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UC Berkeley Press Release

Memorial for late yeast expert Robert Mortimer

– A memorial service is scheduled for Sunday, Oct. 28, to honor Robert K. Mortimer, an eminent yeast expert and professor emeritus of molecular and cell biology at the University of California, Berkeley, who died Aug. 10 from complications of Alzheimer's and Parkinson's diseases. He was 79.

The service will be held at 2:30 p.m. at the Northbrae Community Church, 941 The Alameda, in north Berkeley.

Robert Mortimer
Robert Mortimer

Mortimer was known worldwide for his role in making yeast one of the premier laboratory organisms in which to study the operations of genes and chromosomes. At a time when these one-celled fungi were much harder to study than the more popular fruit flies or corn or multi-celled fungi, he developed techniques that made the study of yeast DNA easy and paved the way for decades of fundamental genetic research. As he championed yeast for genetic studies, he also created a library of thousands of separate strains of Saccharomyces cerevisiae - the common brewer's or baker's yeast - that he freely offered to colleagues.

"Any investigator could browse the catalog and request any strain and receive it promptly for nothing more than the cost of a stamp," said Jasper Rine, UC Berkeley professor of molecular and cell biology. "This generous service did much to create a culture of sharing, which still blesses the yeast genetic community to this day."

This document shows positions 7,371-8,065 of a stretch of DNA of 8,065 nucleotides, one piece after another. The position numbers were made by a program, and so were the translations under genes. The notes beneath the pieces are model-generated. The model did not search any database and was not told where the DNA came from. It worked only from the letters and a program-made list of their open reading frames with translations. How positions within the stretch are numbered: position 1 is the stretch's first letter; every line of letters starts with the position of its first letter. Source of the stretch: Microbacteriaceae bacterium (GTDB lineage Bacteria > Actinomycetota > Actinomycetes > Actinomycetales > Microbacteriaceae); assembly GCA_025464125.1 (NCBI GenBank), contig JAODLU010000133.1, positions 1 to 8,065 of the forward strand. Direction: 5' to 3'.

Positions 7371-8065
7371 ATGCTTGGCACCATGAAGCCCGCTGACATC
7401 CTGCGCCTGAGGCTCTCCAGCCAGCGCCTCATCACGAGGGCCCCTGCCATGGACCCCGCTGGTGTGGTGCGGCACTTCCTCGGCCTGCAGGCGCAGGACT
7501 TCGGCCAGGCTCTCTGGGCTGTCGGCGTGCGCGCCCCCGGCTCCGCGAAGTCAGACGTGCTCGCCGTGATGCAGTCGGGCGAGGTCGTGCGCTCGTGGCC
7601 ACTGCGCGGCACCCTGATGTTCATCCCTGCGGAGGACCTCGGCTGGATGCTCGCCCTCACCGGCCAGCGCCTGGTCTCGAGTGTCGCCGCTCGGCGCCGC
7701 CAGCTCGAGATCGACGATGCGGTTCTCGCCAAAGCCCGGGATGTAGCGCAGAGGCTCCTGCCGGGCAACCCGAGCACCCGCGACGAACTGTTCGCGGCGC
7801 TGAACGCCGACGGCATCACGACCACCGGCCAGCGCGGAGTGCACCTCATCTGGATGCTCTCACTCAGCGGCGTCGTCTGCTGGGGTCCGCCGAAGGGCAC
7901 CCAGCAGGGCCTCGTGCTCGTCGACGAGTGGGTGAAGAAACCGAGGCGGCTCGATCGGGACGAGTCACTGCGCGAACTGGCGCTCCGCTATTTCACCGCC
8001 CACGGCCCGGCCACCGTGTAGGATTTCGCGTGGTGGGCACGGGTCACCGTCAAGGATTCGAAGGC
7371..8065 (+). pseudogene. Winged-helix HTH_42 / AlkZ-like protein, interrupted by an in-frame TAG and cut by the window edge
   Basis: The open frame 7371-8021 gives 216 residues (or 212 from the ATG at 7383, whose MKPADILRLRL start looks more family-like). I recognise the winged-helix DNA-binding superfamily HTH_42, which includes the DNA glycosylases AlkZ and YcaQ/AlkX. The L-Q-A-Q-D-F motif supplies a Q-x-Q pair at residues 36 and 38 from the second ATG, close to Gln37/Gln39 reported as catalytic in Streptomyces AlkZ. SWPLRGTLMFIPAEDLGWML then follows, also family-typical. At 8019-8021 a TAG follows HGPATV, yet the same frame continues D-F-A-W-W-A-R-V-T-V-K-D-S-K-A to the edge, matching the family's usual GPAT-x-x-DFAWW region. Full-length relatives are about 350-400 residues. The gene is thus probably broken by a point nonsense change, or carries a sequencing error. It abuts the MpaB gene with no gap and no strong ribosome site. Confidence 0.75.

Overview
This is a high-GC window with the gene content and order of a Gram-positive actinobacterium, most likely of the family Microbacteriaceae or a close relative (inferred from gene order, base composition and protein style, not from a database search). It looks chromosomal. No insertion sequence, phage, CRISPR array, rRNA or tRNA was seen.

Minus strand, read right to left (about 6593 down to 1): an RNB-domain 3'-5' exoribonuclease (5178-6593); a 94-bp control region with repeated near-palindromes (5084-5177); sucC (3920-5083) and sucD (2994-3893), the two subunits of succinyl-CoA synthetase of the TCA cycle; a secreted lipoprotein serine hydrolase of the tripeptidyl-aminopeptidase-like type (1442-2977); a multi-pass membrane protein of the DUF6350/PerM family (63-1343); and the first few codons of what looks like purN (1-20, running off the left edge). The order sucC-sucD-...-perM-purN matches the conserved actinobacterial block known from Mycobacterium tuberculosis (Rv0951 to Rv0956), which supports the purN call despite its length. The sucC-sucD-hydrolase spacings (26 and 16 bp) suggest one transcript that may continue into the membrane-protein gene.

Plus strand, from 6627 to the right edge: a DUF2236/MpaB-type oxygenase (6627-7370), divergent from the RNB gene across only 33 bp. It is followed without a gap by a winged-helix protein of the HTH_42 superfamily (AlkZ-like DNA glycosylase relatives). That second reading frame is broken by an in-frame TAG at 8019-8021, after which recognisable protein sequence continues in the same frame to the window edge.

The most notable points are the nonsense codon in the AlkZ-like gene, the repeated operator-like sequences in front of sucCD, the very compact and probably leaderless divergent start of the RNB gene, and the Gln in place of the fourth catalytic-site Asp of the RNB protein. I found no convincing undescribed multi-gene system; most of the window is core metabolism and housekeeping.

The Genetics Society of America recognized Mortimer in 2002 with the George W. Beadle Award for his many contributions to the creation of a community of approximately 10,000 researchers who strive to uncover more of the secrets of Saccharomyces.

Upon his retirement in 1991, Mortimer turned his attention to the strains of yeast used in making wine and came to believe, as do many European winemakers, that fermentation by the naturally occurring, indigenous yeast on grapes produces a more complex wine. He met with many French, Italian and California winemakers as he studied the "wild" yeasts in vineyards and showed winemakers evidence that different strains of yeast work sequentially during fermentation to produce complexity. His work contributed to a growing American interest in natural yeast fermentation instead of the use of industrial yeast.